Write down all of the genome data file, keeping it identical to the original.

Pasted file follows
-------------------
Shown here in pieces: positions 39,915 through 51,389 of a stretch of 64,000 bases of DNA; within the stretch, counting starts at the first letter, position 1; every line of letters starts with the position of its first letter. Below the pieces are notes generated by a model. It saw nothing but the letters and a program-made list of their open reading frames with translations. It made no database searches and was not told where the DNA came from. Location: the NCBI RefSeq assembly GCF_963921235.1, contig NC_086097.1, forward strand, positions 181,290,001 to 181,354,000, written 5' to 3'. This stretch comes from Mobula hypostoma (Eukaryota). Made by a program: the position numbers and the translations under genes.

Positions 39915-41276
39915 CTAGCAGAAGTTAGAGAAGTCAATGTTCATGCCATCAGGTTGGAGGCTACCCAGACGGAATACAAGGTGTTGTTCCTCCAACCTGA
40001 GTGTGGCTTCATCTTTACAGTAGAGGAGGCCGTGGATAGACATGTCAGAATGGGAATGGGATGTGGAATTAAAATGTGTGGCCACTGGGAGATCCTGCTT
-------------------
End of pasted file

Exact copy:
Shown here in pieces: positions 39,915 through 51,389 of a stretch of 64,000 bases of DNA; within the stretch, counting starts at the first letter, position 1; every line of letters starts with the position of its first letter. Below the pieces are notes generated by a model. It saw nothing but the letters and a program-made list of their open reading frames with translations. It made no database searches and was not told where the DNA came from. Location: the NCBI RefSeq assembly GCF_963921235.1, contig NC_086097.1, forward strand, positions 181,290,001 to 181,354,000, written 5' to 3'. This stretch comes from Mobula hypostoma (Eukaryota). Made by a program: the position numbers and the translations under genes.

Positions 39915-41276
39915 CTAGCAGAAGTTAGAGAAGTCAATGTTCATGCCATCAGGTTGGAGGCTACCCAGACGGAATACAAGGTGTTGTTCCTCCAACCTGA
40001 GTGTGGCTTCATCTTTACAGTAGAGGAGGCCGTGGATAGACATGTCAGAATGGGAATGGGATGTGGAATTAAAATGTGTGGCCACTGGGAGATCCTGCTT